January 10, 2018 by Dave Lutz
Will Millennials be joiners and conveners? Who are some of your next audiences to attract? Will your organization accumulate comparable lifetime customer value from next-generation members as it did from loyal Boomers?
This is the first of two posts that are intended to be a helpful resource for conference organizers as they develop their attendee succession-plan strategy.
While every association and profession has its unique issues, I’ve picked up on a few key indicators/principles that apply to the majority.
For organizational and product sustainability, you must:
These are usually the most active practitioners who are 10 to 20 years into their career. While it’s helpful to plot attendance by age, years in the profession is likely a better indicator for sustainability.
Instead of using terms like young professional or beginner, consider terms like early-career or emerging/future leader. Next-generation audiences want community, not judgment; conversation, not doctrine; activity, not bureaucracy; and participation, not dictation as Dr. Josh Packard states. Transparency and trust are the future currencies for engagement.
Don’t schedule committee, board, or invitation-only events during your main program. Hierarchy, cliques, and exclusivity are big turn-offs for future attendees.
Segmenting by age — like Millennials — can be divisive, and is rarely productive or effective. Instead, consider mapping out societal trends and behaviors that are rapidly changing the world we live in. It’s not just Millennials who are changing, most of us are — and it turns out most of us like what they like.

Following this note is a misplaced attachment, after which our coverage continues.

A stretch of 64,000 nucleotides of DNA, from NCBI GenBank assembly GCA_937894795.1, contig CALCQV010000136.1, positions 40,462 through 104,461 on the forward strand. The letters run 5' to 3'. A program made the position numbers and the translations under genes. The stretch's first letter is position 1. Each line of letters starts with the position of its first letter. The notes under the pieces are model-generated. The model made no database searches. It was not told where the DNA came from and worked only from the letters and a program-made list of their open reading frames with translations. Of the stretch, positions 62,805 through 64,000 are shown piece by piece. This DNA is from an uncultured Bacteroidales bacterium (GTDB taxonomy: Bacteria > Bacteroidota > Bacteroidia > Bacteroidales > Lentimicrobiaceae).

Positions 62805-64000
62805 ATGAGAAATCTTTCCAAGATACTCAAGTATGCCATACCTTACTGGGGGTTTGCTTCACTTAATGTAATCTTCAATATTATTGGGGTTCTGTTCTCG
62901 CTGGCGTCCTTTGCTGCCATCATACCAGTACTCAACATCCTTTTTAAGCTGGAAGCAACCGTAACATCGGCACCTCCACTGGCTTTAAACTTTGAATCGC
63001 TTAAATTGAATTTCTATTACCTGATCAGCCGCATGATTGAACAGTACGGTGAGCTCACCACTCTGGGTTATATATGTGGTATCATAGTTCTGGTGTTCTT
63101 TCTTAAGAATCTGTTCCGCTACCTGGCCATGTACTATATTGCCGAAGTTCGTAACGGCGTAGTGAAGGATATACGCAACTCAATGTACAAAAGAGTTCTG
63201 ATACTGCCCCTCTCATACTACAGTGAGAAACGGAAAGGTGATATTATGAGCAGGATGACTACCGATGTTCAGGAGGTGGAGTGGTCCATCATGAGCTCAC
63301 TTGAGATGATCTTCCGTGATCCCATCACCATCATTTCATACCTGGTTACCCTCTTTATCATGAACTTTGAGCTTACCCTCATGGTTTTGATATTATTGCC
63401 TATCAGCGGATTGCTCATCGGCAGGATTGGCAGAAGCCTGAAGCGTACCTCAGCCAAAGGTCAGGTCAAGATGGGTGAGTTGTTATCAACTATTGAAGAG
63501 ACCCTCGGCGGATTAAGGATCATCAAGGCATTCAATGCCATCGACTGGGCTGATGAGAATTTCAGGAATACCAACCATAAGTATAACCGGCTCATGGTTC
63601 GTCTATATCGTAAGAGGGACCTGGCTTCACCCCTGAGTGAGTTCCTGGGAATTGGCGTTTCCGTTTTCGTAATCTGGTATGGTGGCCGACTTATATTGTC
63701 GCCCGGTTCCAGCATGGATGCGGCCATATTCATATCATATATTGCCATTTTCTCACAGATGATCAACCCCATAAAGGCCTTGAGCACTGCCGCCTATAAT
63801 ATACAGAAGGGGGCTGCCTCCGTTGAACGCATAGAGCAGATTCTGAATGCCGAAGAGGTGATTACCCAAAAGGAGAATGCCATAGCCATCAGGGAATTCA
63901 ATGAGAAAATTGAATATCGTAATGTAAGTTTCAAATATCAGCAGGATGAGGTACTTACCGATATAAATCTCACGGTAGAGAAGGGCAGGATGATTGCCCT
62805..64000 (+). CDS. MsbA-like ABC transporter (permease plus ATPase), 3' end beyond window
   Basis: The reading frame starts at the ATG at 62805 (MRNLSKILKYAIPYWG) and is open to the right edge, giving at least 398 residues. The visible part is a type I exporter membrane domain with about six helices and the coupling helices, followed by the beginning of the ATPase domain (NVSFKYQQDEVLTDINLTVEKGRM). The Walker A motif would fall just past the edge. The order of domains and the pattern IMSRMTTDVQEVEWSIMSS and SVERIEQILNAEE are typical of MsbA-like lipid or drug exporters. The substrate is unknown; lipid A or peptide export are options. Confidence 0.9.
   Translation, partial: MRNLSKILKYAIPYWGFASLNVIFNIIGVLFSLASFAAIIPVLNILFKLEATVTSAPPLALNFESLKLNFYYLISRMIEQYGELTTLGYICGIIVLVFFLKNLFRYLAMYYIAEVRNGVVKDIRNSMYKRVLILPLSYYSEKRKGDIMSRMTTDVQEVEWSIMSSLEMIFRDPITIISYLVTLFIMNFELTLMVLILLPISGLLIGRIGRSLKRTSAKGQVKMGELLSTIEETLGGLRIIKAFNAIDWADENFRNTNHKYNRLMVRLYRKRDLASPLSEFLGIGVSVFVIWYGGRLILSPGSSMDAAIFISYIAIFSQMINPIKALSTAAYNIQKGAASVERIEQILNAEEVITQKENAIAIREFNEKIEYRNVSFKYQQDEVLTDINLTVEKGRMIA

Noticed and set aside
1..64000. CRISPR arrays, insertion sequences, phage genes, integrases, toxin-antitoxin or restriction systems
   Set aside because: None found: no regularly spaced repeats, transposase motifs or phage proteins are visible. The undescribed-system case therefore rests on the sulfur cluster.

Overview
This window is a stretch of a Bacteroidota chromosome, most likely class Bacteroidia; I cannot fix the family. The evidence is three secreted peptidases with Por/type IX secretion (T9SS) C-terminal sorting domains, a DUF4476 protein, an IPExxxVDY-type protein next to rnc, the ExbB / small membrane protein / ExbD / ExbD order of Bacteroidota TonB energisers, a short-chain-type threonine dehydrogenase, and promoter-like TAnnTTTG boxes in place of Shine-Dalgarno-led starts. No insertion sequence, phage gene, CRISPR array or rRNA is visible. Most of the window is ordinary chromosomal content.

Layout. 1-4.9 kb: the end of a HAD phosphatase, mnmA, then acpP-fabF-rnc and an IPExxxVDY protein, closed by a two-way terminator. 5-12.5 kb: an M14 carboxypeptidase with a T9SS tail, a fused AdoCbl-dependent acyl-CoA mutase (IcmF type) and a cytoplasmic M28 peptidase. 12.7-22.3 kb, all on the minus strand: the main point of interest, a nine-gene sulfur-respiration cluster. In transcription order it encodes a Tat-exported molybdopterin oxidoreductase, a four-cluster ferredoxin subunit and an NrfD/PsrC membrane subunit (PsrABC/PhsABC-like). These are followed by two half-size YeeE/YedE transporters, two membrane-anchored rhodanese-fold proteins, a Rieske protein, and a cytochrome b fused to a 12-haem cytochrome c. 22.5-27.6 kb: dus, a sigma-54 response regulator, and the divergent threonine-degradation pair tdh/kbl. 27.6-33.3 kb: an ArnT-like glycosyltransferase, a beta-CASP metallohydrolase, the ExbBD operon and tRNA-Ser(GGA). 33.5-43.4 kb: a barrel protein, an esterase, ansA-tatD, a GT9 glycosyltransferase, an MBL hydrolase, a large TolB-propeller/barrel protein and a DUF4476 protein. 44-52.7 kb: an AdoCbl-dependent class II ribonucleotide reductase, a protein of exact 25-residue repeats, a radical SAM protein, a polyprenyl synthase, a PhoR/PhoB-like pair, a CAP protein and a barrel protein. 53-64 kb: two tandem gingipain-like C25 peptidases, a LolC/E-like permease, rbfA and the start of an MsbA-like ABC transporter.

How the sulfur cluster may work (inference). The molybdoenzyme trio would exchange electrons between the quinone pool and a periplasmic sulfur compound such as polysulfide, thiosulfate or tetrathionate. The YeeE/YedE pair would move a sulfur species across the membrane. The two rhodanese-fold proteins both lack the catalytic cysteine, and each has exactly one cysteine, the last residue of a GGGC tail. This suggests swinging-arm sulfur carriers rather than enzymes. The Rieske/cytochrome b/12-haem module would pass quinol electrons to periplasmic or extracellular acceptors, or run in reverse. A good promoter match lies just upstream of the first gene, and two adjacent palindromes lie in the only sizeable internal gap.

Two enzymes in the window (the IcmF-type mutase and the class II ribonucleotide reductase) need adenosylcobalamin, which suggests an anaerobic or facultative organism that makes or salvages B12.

As you reimagine your conference program for future audiences, there are four main areas you need to consider:
We’ll cover the first one here and the next three in our next post.
When it comes to engagement and community strategy, here are some Next-Gen Audience approaches that you can consider that other conference organizers have used:
This usually involves placing a token Millennial or two on a board or committee, or assembling a special task force. This can be extremely effective when voices are heard and action follows. Agility is critical to success.
Some associations offer free or discounted conference registration to students or early-career professionals. We’ve found that this strategy has a very poor conversion rate for future attendance. You need to have a get-’em-while-they’re-young strategy, but placing big bets on your premium conferences is unlikely to pay off as well as other forms of engagement.
These can be extremely effective when mentors go out of their way to help new attendees get connected. When the onus is placed on attendees, results are spotty, but well-intentioned, connected mentors can do wonders for two or three early-career practitioners.
Co-creation and participation are growing in value as important organizational traits. The call for proposals will be replaced with a call for ideas. Peer review and committee decisions will be improved with more active engagement, direction, and feedback from conference participants. Opportunities for micro-volunteering opportunities will accelerate loyalty.
Adapted from Dave’s Forward Thinking column in PCMA’s Convene. Reprinted with permission of Convene, the magazine of the Professional Convention Management Association. ©2018
How is your organization reaching out to it’s next audience for your conference and events? What strategies have you used to build engagement and community with new audiences?
Filed Under: Experience Design
Your email address will not be published. Required fields are marked *